NICOLA Sturgeon and Douglas Ross have been embroiled in a social media war of words over claims the First Minister was "elitist and patronising".

It comes as Ms Sturgeon was accused of a “Trump-style meltdown” during a row over whether a key vaccination target was met.

The Scottish Conservatives hit out after the First Minister suggested her critics on the issue lacked intelligence and common sense.

Ms Sturgeon previously told MSPs that "by July 26, we expect to have given second doses to all 40- to 49-year-olds".

However, figures show just 75.8 per cent of people in this age group had been given both doses as of Sunday.

READ MORE: Tories accuse Nicola Sturgeon of 'Trump-style meltdown' over vaccine row

By yesterday, this had risen to 77.4%, while 90.7% had been given their first dose.

Ms Sturgeon said all adults had been offered a coronavirus vaccine, in line with targets, but that it was voluntary and so she could not guarantee 100% uptake.

Speaking during a Scottish Government coronavirus briefing, she said: "When I communicate, and I apologise if this is an error, I kind of communicate at a level where I assume a certain level of intelligence on the part of people listening to me, because I think that's justified.”

The remarks were seized upon by the Scottish Tories, who claimed the First Minister was “treating people like fools”.

“Nicola Sturgeon claims she is communicating at a ‘level of intelligence’ us mere mortals just don’t understand,” the party commented.

Ross added: “Arrogant, elitist, patronising.

“This is not a First Minister who represents working class Scotland anymore.”


That prompted a direct response from the SNP leader. She replied: “‘Working class’ Scotland understands perfectly.

"It’s opportunistic politicians who choose not to understand (because having a go at me/the SNP matters more to you than taking the right decisions in a pandemic) that I was referring to – and I have clearly touched some raw nerves!”

The Scottish Tory leader continued the online row, again accusing the First Minister of patronising working-class Scots.

He wrote: "My my. The SNP do not like being called out.

“But you’re right about one thing – when you talk down to normal working people across Scotland, that does touch raw nerves."

Ms Sturgeon previously told the briefing that despite “interpretation by opposition politicians and by some journalists…what I actually meant was that I was giving a guarantee that by a certain date 100% of people would not just have been offered the vaccine, but would have had the vaccine. 

"Now all I would say is if that is genuinely what people – journalists, opposition politicians – thought I meant, and that I had committed to that without compulsory vaccination, I'm genuinely really surprised that there wasn't a clamour of questions – in fact I don't think there was a single one – asking me how on earth I was going to deliver that commitment."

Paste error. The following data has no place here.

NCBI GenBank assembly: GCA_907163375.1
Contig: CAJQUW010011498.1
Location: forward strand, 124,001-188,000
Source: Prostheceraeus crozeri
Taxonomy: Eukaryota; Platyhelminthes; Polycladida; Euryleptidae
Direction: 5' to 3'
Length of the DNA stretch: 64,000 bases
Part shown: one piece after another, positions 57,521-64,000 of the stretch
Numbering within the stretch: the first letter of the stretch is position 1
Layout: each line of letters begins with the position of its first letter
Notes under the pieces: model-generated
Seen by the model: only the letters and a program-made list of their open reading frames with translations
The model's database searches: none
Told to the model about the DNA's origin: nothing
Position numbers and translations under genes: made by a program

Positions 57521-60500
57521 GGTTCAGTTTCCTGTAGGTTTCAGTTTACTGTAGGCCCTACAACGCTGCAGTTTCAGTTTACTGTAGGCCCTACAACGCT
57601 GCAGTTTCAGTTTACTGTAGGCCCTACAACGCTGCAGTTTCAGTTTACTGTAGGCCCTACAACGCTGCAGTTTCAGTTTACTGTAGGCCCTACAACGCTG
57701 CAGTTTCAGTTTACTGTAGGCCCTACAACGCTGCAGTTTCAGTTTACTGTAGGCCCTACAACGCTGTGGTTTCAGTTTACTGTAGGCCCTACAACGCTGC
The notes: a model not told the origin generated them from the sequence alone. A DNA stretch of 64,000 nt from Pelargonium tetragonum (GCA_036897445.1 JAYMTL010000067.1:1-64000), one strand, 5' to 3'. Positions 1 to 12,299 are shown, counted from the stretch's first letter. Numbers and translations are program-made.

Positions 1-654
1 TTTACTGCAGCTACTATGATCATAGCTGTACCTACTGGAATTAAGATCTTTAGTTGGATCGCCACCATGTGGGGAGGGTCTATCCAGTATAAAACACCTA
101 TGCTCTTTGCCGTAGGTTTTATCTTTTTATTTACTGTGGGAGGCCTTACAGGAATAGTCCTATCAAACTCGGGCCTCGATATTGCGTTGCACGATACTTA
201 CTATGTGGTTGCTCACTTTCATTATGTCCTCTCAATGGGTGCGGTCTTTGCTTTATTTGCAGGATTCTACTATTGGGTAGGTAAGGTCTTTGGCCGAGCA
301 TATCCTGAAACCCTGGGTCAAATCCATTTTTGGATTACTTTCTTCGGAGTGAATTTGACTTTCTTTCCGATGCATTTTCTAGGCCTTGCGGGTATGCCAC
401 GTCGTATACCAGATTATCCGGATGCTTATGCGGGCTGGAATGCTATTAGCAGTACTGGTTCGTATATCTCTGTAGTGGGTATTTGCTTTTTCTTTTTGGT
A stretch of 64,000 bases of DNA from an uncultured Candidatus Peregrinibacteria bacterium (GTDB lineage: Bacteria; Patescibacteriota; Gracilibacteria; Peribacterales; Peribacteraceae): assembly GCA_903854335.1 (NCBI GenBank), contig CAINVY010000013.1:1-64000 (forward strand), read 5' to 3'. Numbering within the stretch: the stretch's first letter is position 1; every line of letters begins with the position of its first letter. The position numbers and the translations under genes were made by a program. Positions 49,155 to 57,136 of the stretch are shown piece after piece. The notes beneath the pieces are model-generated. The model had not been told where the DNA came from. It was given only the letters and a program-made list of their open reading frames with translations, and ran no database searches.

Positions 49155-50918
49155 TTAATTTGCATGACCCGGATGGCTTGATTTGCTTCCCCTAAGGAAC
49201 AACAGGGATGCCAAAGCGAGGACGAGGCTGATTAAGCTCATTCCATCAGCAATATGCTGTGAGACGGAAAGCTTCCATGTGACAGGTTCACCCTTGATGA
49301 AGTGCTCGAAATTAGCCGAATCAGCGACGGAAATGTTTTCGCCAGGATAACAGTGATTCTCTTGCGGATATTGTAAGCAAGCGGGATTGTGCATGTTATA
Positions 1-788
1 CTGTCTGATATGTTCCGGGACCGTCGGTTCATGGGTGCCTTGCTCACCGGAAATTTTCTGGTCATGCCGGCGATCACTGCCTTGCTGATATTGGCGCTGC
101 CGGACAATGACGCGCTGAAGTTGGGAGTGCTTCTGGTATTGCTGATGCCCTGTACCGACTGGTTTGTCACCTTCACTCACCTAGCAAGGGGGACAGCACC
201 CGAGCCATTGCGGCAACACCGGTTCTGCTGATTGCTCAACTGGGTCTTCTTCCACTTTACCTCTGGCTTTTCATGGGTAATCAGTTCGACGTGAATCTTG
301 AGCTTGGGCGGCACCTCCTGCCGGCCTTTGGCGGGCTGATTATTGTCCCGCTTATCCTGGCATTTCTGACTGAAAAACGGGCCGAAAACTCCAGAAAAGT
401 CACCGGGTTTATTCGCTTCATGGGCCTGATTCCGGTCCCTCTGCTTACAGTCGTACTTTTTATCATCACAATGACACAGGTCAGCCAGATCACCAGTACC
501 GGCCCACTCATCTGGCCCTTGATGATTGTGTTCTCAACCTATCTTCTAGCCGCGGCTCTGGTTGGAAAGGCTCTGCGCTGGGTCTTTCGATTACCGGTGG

She added: "How could I, without saying vaccination would be compulsory for every person with no could I possibly have guaranteed 100% uptake of a voluntary vaccination programme?

"Maybe I need to not make the mistake of assuming a level of ability to put context and common sense around how I communicate things.

"Everybody, with any thought attached to it, would have known – not least because it's what all goverments across the UK are doing – that what I was committing to, which is what we have delivered, is making sure 100% had been offered an appointment for a vaccine."

She said uptake levels are already "extraordinarily high", and apologised if she sounded "irritated". 

Responding to the briefing, Scottish Conservative health spokeswoman Annie Wells said: “Question after question at Tuesday’s Covid briefing got the full Nicola Sturgeon condescending eye-roll treatment.

"In a Trump-style meltdown for the ages, the First Minister claimed she was communicating at a more intelligent, higher level than the rest of us.

"This kind of hostile performance treats the public like fools.

"Her defence for missing a key vaccine target seems to be that nobody understands Nicola except Nicola.

"People hoping for answers to serious questions instead got a truly bizarre rant. She talked down to us mere mortals because we had the audacity to believe she had meant what she said in the Scottish Parliament.

"Nicola Sturgeon seems to have forgotten that it was her Health Secretary, Humza Yousaf, who was pulled up for using inaccurate statistics about children with Covid.”